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. Last Updated: 07/27/2016

RTR to Cut Staff After Giving Up Channel 4

Russian State Television and Radio, or RTR, is to halve its staff this fall as it hands most of Channel 4 to NTV Independent Television, a senior RTR official confirmed Friday.

The move, which the source said would be implemented with the beginning of the new television season in September, ends a long struggle by NTV for a channel of its own.

At present, RTR's educational "Russian Universities" program has the channel from 9 a.m. to 6 p.m., when it is replaced by NTV, which broadcasts late into the night.

The official said under the new system RTR would have only three hours of airtime daily on Channel 4. He said the company currently employs more than 4,000 people, a few hundred of whom work for "Russian Universities."

The source said he believed the handover to have been ordered by President Boris Yeltsin.

NTV editor Stanislav Mormitko refused to confirm the report Friday, although Interfax had reported the company's acquisition of Channel 4 as early as July. At the time, RTR officials also refused to comment.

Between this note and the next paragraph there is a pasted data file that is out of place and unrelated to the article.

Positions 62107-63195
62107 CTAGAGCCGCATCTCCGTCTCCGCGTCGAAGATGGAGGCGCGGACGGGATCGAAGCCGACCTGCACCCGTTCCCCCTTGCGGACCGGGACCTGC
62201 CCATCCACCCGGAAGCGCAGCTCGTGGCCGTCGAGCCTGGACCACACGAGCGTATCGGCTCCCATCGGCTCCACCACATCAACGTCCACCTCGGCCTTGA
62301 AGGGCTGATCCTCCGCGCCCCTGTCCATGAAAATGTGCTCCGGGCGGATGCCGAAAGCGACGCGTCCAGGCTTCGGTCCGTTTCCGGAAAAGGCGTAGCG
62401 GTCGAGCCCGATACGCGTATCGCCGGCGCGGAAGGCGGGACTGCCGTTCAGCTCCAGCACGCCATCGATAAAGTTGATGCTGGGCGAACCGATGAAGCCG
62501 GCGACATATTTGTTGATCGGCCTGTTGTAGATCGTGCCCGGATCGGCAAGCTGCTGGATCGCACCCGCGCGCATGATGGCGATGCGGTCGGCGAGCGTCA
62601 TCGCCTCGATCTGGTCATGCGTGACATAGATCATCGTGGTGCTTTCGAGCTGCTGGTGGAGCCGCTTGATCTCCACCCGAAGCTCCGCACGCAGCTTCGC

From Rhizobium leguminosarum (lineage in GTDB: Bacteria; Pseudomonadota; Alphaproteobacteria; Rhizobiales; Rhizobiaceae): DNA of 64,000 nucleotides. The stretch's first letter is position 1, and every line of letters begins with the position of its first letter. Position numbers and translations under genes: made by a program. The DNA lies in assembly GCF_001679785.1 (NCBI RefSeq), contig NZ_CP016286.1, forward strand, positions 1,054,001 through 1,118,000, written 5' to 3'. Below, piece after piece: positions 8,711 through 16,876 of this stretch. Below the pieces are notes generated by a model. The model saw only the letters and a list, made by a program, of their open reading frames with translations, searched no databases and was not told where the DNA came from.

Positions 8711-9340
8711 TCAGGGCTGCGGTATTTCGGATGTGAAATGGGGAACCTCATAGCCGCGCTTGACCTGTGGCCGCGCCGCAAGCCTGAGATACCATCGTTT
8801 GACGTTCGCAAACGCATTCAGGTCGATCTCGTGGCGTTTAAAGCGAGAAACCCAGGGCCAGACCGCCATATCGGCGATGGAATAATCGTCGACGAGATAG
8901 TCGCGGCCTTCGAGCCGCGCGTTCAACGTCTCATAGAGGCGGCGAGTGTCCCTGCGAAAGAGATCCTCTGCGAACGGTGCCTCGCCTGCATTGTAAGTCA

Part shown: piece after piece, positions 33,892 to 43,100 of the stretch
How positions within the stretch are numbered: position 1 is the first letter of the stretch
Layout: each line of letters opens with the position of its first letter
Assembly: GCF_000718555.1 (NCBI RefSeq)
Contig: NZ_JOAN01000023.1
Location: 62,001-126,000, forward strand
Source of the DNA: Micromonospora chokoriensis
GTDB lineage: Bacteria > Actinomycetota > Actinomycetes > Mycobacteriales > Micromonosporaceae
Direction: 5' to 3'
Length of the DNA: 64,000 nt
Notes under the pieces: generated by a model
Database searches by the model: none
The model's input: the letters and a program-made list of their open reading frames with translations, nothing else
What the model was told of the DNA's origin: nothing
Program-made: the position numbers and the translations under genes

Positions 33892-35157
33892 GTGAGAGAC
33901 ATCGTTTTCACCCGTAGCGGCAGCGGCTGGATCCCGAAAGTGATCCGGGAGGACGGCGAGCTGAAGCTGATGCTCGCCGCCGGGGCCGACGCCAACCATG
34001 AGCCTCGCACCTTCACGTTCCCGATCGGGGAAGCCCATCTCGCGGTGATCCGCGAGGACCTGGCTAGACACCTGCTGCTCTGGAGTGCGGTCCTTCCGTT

While NTV has long sought to gain full-time access to Channel 4, the source attributed its recent success in part to NTV president Igor Malashenko's participation in the recent election campaign, in which he served as an advisor on President Boris Yeltsin's team.

"There's no doubt that this strengthened his position," the source said. "But it was also a chain reaction. It was no coincidence that he got that job because he was a widely respected man -- but then getting the job also opened a number of other doors, such as Channel 4."

While RTR chairman Eduard Sagalayev was initially a vehement opponent of NTV's demands for Channel 4, he softened his position as Malashenko gained political clout, the source said, adding that financial pressures on his company were an additional factor. "Finally, Sagalayev decided there was simply no point in continuing that fight," he said.

The source said that at present only 30 percent of the funds allocated to RTR by the federal budget actually reach the company. He said advertisements bring in roughly the same amount, leaving the company unable to meet about 40 percent of its financial needs.

"We simply did not have the resources to broadcast on two channels," he said," adding that employees were already afraid for their futures."Of course it's a painful move," he said.

Channel 4 currently broadcasts as far as the Urals, although NTV reaches audiences as far east as Vladivostok by satellite.

NTV will also broadcast five new satellite channels featuring foreign and domestic films, sports, news and music, the Russian daily Segodnya reported Friday.

The new satellite project, NTV+, will be accessible in central Russia this fall. Initially it will be free of charge, with subscription fees materializing at about $10 per month from early 1997. The company expects about 100,000 to 200,000 subscriptions.